— -- Likely voters see Hillary Clinton and Donald Trump equally unfavorably, with a nearly complete partisan split in views of the two — testament to the unprecedented unpopularity of the candidates and the level of division between their opposing camps.
These divisions and the partisan predispositions that inform them help explain the close contest, unchanged in the latest ABC News/Washington Post tracking poll at 46 percent for Clinton and 45 percent for Trump, with 4 percent for Gary Johnson and 2 percent for Jill Stein.
See PDF with full results, charts and tables here.
Clinton is seen unfavorably by 60 percent of likely voters in the latest results, a new high. Trump is seen unfavorably by essentially as many, 58 percent. Marking the depth of these views, 49 percent see Clinton "strongly" unfavorably, and 48 percent say the same about Trump — unusual levels of strong sentiment.
The extent of partisan antipathy in this poll, produced for ABC by Langer Research Associates, is remarkable: 97 percent of Trump supporters see Clinton unfavorably, 90 percent strongly so; 95 percent of Clinton supporters see Trump unfavorably, 90 percent, again, strongly so.
Beneath these results is a possible slip in enthusiasm for Clinton. Using just the last two nights' results — after FBI Director James Comey revealed a further Clinton-related email investigation — 47 percent of her supporters say they're very enthusiastic about her, compared with 51 percent across the previous six nights.
Overall vote preferences haven't changed since Comey's announcement, and the change in strong enthusiasm for Clinton is not statistically significant and could reflect night-to-night variability. Still, it bears watching.
With 6 in 10 likely voters surveyed viewing them unfavorably, Clinton and Trump are the two most unpopular presidential candidates in ABC/Post polls dating to the 1984 election. The previous high in October of an election year was 51 percent for Mitt Romney in 2012 and Walter Mondale in 1984. The high at any point in other campaign cycles was George H.W. Bush's 53 percent in July 1992.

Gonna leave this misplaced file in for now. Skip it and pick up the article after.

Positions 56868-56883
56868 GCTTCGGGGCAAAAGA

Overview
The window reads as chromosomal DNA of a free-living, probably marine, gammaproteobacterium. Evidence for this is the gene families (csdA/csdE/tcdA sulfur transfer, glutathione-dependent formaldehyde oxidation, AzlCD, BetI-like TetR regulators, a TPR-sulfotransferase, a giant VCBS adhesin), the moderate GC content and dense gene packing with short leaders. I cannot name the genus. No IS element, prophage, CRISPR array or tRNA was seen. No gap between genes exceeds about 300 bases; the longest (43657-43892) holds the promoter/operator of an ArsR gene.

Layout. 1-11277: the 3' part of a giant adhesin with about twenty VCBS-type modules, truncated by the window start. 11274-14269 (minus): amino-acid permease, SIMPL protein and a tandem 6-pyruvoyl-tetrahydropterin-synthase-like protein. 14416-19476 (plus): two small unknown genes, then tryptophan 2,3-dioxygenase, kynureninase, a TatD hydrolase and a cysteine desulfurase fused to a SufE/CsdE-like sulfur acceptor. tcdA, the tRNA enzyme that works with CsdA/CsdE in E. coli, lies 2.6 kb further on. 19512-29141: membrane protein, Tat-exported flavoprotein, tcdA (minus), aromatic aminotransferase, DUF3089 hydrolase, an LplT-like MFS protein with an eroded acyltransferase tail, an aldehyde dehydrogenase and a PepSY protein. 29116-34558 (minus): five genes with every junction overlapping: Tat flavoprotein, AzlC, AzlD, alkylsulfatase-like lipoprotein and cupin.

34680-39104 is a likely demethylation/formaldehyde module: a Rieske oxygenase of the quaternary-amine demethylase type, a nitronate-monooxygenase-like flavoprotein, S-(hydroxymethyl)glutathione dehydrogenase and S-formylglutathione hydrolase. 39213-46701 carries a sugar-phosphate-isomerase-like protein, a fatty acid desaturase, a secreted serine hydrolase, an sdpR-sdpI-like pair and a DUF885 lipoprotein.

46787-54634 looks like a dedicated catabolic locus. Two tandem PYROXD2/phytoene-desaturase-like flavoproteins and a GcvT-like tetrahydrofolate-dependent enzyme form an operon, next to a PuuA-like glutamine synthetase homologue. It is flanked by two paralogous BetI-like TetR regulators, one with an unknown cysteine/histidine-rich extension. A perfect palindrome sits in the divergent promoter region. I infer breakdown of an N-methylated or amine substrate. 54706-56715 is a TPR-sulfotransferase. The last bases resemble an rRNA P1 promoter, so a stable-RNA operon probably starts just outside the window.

Notable, too, is that just 36 percent saw Romney "strongly" unfavorably, versus 49 percent and 48 percent, respectively, for Clinton and Trump. In available data, strong unfavorability for these candidates, like unfavorability overall, is at record highs.
Comparisons with the past two elections underscore the level of strong antipathy toward this year's candidates. In 2012 about 9 in 10 Barack Obama and Mitt Romney supporters saw the opposing candidate unfavorably, just short of the levels today. But they were substantially less likely — by 16 or 20 percentage points — to feel strongly about it.
The difference from 2008 is even more striking. Likely voters then were less apt than now, by 20 to 25 points, to see the opposing candidate unfavorably, and less likely to do so strongly, by a vast 33 points.
As with vote preferences, there are sharp differences among groups in favorable views of the candidates: 67 percent of whites see Clinton unfavorably, 56 percent strongly so, compared with 53 and 42 percent, respectively, for Trump. Clinton’s unfavorable rating is 13 points higher among men than among women and soars to 79 percent (70 percent strongly unfavorable) among white men who lack a college degree.